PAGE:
One of the reasons why § 1 has not been construed to allow the FCC to regulate programming content is because such regulations invariably raise First Amendment issues.   E.g., Turner Broad. Sys. v. FCC, 512 U.S. 622, 651, 114 S.Ct. 2445, 2464, 129 L.Ed.2d 497 (1994) (“[O]ur cases have recognized that Government regulation over the content of program broadcasting must be narrow, and that broadcast licensees must retain abundant discretion over programming choices.”);  Columbia Broad. Sys., Inc. v. Democratic Nat'l Comm., 412 U.S. 94, 126, 93 S.Ct. 2080, 2098, 36 L.Ed.2d 772 (1973) (describing “the risk of an enlargement of Government control over the content of broadcast discussion of public issues” as a “problem of critical importance to broadcast regulation and the First Amendment”).   Indeed, the parties in this case have argued over whether the video description rules infringe free speech precepts.   See Br. of Petitioner at 39-43;  Br. of Respondent at 35-41.   To avoid potential First Amendment issues, the very general provisions of § 1 have not been construed to go so far as to authorize the FCC to regulate program content.   Rather, Congress has been scrupulously clear when it intends to delegate authority to the FCC to address areas significantly implicating program content.   E.g., 18 U.S.C. § 1464 (“Whoever utters any obscene, indecent, or profane language by means of radio communication shall be fined under this title or imprisoned not more than two years, or both.”);  47 U.S.C. § 315 (governing provision of broadcast time to candidates for public office);  47 U.S.C. § 399 (“No noncommercial educational broadcasting station may support or oppose any candidate for political office.”).   And Congress has imposed limitations on regulations implicating program content.   See 47 U.S.C. § 544(f) (providing that “[a]ny Federal agency ․ may not impose requirements regarding the provision or content of cable services, except as expressly provided in this title”);  see also 47 U.S.C. § 326 (providing that the FCC does not possess the power of censorship, and “no regulation or condition shall be promulgated or fixed by the Commission which shall interfere with the right of free speech by means of radio communication”).   It is therefore clear that § 1 is not the provision in the Act from which the FCC can find delegated authority to regulate the content of broadcast programming.   The FCC must look beyond § 1 to find authority for regulations that significantly implicate program content.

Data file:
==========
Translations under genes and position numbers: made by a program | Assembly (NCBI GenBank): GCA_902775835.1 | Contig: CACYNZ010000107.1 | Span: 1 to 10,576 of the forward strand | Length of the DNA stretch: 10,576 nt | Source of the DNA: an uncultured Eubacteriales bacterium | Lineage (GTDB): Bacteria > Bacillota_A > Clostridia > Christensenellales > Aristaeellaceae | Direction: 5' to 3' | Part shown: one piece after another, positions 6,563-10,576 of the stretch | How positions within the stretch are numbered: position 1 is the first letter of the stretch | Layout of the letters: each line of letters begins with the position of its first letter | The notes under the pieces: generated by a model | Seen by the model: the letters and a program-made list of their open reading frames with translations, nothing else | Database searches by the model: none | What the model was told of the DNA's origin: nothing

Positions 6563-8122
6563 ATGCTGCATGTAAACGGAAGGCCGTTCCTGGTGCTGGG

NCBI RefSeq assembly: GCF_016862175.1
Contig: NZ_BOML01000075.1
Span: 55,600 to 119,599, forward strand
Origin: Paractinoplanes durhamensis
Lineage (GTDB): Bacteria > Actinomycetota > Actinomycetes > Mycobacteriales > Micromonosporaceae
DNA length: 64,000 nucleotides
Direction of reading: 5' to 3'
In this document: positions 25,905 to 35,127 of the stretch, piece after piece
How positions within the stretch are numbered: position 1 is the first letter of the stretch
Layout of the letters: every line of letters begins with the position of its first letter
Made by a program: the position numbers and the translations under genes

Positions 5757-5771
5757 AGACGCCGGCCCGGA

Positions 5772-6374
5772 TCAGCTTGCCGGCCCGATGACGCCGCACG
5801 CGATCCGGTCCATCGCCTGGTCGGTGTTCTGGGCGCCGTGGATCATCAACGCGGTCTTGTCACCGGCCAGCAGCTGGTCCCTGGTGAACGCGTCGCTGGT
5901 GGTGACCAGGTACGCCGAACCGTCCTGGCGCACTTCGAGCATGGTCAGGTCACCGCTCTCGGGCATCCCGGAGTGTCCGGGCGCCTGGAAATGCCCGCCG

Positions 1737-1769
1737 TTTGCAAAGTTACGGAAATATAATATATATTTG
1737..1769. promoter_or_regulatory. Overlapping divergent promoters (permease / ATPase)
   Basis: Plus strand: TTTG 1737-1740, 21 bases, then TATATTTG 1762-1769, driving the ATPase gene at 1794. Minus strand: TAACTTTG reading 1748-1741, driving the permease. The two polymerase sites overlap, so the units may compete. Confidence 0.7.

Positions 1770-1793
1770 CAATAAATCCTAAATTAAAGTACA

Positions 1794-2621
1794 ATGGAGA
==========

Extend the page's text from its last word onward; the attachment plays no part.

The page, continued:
The FCC's position seems to be that the adoption of rules mandating video description is permissible because Congress did not expressly foreclose the possibility.   This is an entirely untenable position.   See Ry. Labor Executives', 29 F.3d at 671 (“Were courts to presume a delegation of power absent an express withholding of such power, agencies would enjoy virtually limitless hegemony, a result plainly out of keeping with Chevron and quite likely with the Constitution as well.”) (emphasis in original).   See also Halverson v. Slater, 129 F.3d 180, 187 (D.C.Cir.1997) (quoting Ry. Labor Executives, 29 F.3d at 671);  Oil, Chem. & Atomic Workers Int'l Union v. NLRB, 46 F.3d 82, 90 (D.C.Cir.1995) (same);  see also Ethyl Corp. v. EPA, 51 F.3d 1053, 1060 (D.C.Cir.1995) (“We refuse ․ to presume a delegation of power merely because Congress has not expressly withheld such power.”);   Natural Res. Def. Council v. Reilly, 983 F.2d 259, 266 (D.C.Cir.1993) ( “ ‘[I]t is only legislative intent to delegate such authority that entitles an agency to advance its own statutory construction for review under the deferential second prong of Chevron.’ ”) (quoting Kansas City v. Dep't of Housing & Urban Dev., 923 F.2d 188, 191-92 (D.C.Cir.1991)) (alteration in original).

Congress enacted the closed captioning and video description provisions of § 713 together.   After originally entertaining the possibility of providing the FCC with authority to adopt video description rules, Congress declined to do so.   This silence surely cannot be read as ambiguity resulting in delegated authority to the FCC to promulgate the disputed regulations.

3. Other Statutory Provisions Cited by the Commission

 The Commission's brief to this court advances the somewhat opaque argument that the video description rules are “obviously a ‘valid communications policy goal’ and in the public interest.”   Respondent's Br. at 26.   The Commission thus claims that the regulations are justified under § 303(r), which permits the FCC to regulate in the public interest “as may be necessary to carry out the provisions of [the] Act.”  47 U.S.C. § 303(r).  But this statutory provision simply cannot carry the weight of the Commission's argument.   The FCC cannot act in the “public interest” if the agency does not otherwise have the authority to promulgate the regulations at issue.   An action in the public interest is not necessarily taken to “carry out the provisions of the Act,” nor is it necessarily authorized by the Act.   The FCC must act pursuant to delegated authority before any “public interest” inquiry is made under § 303(r).  This of course means, as FCC counsel conceded at oral argument, that the video description rules are arguably justified only if the FCC had authority to act pursuant to § 1 of the Act.